1a. Objectives (from AD-416)
Evaluate the impact of soil environmental factors on the behavior (including disease suppression and colonization of plant surfaces) of biological control agents (BCAs). Evaluate the impact of interactions resulting from the combination of BCAs with other biologically or chemically based control measures on the performance of BCAs. Develop strategies to enhance compatibility between BCAs combined with other BCAs or cover crops in biologically based disease control strategies directed at controlling Pythium ultimum, Phytophthora capsici, and Meloidogyne incognita on cucumber and pepper. Develop strategies for combining chemical pesticides with biologically based disease control methods in integrated pest control strategies directed at controlling P. ultimum, P. capsici, and M. incognita on cucumber and pepper.
1b. Approach (from AD-416)
Use basic microbiology techniques to determine soil factors that negatively impact performance of biological control agents. Use techniques from molecular biology, biochemistry, and basic microbiology to identify genes to use as reporters for environmental conditions that negatively impact biological control performance. Multi-disciplinary collaboration in growth chamber and greenhouse studies will determine impacts of cover crops and chemical controls on performance of biological control agents.
3. Progress Report
Six subobjectives of the Project Plan were scheduled to be worked on during this annual report cycle. For three of these subobjectives, studies were to be continued to determine 1) the impact of soil texture on suppression of Phytophthora capsici by biological control agents, 2) the impact of soil texture on suppression of Pythium ultimum by the biocontrol bacterium Pseudomonas fluorescens Pf-5, and 3) the impact of soil texture on colonization of roots by P. fluorescens Pf-5. Soils with varying textures were identified and collected from different locations at the Beltsville Agricultural Research Center for use in work detailed under these three subobjectives. Five isolates of Trichoderma virens were shown to suppress P. capsici on bell pepper in a single soil type. Pilot experiments are being conducted to determine the impact of the different soil types on disease severity by P. capsici and P. ultimum in preparation for disease suppression assays with these biological control isolates. A manuscript for submission to a peer-reviewed journal has been prepared based on some of this work. For the fourth subobjective, the metabolic activity of plant-beneficial bacteria in various soil environments was to be studied. It was demonstrated that seed type and nutrients released from seeds significantly impact metabolic activity by the plant-beneficial bacterium Enterobacter cloacae. A manuscript regarding this work was published in a peer-reviewed journal. The fifth subobjective scheduled to be worked on during this annual report cycle dealt with the impact of various soils on expression of genes in plant-beneficial bacteria that are involved in disease suppression. Experiments have been initiated in collaboration with scientists at USDA-ARS, Corvallis and at Rutgers University to use microarray technology to obtain a snapshot of expression of all genes within the plant-beneficial bacterium Pseudomonas fluorescens Pf5 influenced by two different soil environments. To date, experiments have been completed that demonstrated the feasibility of this research approach. Disease suppression experiments are being conducted to look at the impact of combining cover crops with biological control agents (Trichoderma virens) on suppression of P. capsici on bell pepper to satisfy the sixth subobjective. The cover crops sorghum sudangrass, sunnhemp, and velvet bean have been applied alone, and in combination with five Trichoderma isolates, in these experiments. No cover crop has been shown to suppress P. capsici on bell pepper in the absence of Trichoderma.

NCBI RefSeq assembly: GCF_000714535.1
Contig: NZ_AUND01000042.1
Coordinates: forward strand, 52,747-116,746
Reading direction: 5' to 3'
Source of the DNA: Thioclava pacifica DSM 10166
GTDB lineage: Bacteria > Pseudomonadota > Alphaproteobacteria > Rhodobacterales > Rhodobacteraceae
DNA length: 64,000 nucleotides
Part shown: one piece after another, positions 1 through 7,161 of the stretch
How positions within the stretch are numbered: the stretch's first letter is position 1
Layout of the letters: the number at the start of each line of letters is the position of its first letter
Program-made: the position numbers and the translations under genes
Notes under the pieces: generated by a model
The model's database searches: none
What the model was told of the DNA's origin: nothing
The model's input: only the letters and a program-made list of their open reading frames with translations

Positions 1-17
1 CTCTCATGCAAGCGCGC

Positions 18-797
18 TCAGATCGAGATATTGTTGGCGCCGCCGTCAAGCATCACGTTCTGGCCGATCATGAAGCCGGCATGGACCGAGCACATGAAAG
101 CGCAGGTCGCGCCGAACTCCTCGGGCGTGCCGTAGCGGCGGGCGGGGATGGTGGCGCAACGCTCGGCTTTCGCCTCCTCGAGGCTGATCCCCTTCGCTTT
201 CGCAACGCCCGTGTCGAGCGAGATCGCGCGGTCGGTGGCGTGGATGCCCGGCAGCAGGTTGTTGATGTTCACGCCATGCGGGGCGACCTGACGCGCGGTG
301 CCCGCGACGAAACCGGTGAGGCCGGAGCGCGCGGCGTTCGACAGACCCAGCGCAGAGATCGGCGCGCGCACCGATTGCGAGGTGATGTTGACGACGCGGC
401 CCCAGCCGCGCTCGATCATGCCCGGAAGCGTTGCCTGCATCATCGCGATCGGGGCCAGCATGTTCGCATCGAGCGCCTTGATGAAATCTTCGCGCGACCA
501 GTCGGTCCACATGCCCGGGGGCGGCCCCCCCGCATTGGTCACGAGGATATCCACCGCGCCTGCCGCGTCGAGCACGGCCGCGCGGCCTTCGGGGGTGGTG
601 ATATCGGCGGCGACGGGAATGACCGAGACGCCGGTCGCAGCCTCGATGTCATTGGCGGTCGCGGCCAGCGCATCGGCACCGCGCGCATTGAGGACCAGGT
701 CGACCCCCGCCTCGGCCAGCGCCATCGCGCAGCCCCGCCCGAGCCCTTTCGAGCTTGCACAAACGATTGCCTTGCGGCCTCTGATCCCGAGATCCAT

1. Metabolic activity of plant-beneficial bacteria is significantly impacted by nutrient inputs from plants. Methods are needed to determine the impact of both soil environmental conditions and disease management strategies on the performance of plant-beneficial microorganisms when in soil in association with plants. Methods were developed to determine the impact of seeds with dramatically different nutrient release rates on the plant-beneficial bacterium Enterobacter cloacae. This study demonstrated for the first time that seeds and nutrient inputs from seeds dramatically influence overall metabolic activity of plant-beneficial bacteria in soil. Metabolic activity is being developed as a metric of performance by plant-beneficial bacteria. This information will be useful to scientists devising methods to determine the influence of soil environmental conditions on performance of plant-beneficial bacteria.
2. Development of a collection of Trichoderma isolates with disease suppression capabilities against Phytophthora capsici on bell pepper. Due to the phase-out of methyl bromide use in the United States control measures are needed for the important soil-borne pathogen Phytophthora capsici. The objective of this study was to identify genetically distinct isolates of Trichoderma with disease suppressive capabilities against this pathogen on bell pepper. Five genetically distinct isolates of Trichoderma were found which significantly reduced disease on bell pepper caused by this pathogen in greenhouse pot assays. These isolates will be used by scientists in future studies where combinations containing these isolates are analyzed for suppression of Phytophthora blight on pepper in a number of different soil environments.
Roberts, D.P., Baker, C.J., Mckenna, L.F., Liu, S., Buyer, J.S., Kobayashi, D.Y. 2009. Influence of host seed on metabolic activity by Enterobacter cloacae in the spermosphere. Soil Biology and Biochemistry. 41:754-761.